Answering Machine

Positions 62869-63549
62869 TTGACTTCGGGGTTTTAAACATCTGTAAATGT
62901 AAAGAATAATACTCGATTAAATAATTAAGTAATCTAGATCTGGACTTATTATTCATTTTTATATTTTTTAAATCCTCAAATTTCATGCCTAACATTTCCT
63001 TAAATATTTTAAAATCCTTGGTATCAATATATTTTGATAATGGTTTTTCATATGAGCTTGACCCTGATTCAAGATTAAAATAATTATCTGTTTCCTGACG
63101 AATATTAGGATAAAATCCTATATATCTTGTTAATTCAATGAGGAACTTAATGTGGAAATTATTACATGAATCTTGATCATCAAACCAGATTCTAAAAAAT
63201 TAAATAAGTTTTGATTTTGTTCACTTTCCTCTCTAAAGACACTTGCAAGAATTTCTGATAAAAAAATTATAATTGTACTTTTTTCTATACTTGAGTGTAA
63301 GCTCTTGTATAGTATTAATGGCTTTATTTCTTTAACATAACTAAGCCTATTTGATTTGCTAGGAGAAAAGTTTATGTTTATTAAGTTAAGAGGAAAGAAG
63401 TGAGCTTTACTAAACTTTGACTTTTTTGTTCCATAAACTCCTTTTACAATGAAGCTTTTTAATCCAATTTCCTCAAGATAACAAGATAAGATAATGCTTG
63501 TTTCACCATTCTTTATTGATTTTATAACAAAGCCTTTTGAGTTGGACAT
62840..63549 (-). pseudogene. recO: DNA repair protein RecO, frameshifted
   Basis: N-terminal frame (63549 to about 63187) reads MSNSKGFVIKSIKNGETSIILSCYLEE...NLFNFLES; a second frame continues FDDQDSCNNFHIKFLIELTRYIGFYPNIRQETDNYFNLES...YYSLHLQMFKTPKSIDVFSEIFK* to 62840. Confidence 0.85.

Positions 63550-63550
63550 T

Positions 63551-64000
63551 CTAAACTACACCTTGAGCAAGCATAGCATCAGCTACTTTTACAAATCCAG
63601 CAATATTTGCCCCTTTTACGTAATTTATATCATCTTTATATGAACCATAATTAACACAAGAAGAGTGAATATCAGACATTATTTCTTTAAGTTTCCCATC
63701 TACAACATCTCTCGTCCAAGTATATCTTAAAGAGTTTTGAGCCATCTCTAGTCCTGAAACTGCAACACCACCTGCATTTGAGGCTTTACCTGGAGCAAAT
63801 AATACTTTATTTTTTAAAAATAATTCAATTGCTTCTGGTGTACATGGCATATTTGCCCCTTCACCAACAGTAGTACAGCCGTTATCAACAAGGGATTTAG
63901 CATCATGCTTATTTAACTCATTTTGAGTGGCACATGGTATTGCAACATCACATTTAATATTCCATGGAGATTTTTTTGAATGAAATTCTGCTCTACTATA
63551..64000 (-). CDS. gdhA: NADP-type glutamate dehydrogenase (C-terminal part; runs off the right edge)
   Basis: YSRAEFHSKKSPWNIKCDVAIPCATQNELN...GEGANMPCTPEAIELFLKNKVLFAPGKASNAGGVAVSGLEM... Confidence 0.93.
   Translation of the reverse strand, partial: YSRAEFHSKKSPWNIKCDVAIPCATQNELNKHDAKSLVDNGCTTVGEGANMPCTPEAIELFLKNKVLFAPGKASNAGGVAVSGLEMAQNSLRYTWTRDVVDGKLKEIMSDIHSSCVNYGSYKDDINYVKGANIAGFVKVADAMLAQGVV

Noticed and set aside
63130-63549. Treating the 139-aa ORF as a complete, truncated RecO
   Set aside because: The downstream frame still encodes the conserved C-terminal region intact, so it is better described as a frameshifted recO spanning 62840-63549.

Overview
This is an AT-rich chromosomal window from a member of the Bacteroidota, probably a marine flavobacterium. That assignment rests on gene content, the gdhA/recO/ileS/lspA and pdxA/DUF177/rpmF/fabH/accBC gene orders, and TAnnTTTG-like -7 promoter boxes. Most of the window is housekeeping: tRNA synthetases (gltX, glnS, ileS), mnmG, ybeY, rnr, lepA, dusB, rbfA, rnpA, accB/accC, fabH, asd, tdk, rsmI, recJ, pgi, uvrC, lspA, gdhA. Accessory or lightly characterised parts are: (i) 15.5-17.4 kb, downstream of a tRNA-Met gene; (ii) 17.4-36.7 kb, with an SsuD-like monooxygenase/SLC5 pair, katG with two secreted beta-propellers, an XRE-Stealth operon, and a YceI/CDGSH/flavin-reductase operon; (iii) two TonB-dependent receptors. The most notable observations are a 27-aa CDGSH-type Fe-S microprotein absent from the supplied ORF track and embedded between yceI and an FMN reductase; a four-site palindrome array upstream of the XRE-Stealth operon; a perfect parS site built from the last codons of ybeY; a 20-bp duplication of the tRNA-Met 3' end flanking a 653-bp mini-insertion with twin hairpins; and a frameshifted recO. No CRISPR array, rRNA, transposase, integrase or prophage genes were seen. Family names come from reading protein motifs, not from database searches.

An answering machine is a device that allows incoming phone calls to be received and messages recorded when the phone user is unavailable. It may be a separate machine that is connected to a telephone or combined with a telephone to form an integrated telephone answering machine. Today’s answering machines may be either analog or digital. Analog answering machines use conventional audiotape recording, whereas digital answering machines use memory chips. The modern tape format is the continuous-loop microcassette, identical in size to the double-sided microcassettes used in dictating machines. Most machines take one cassette, which holds both the user’s message and incoming messages, but some machines take two cassettes so that the user has two prerecorded messages available. When analog answering machines first became available in the late 1940s, they were marketed as business machines. The use of the name “electronic secretary” conveyed their main selling point—as a secretarial substitute. In the 1980s, as answering machines became cheaper and more compact, they became standard items for the home as well as the office.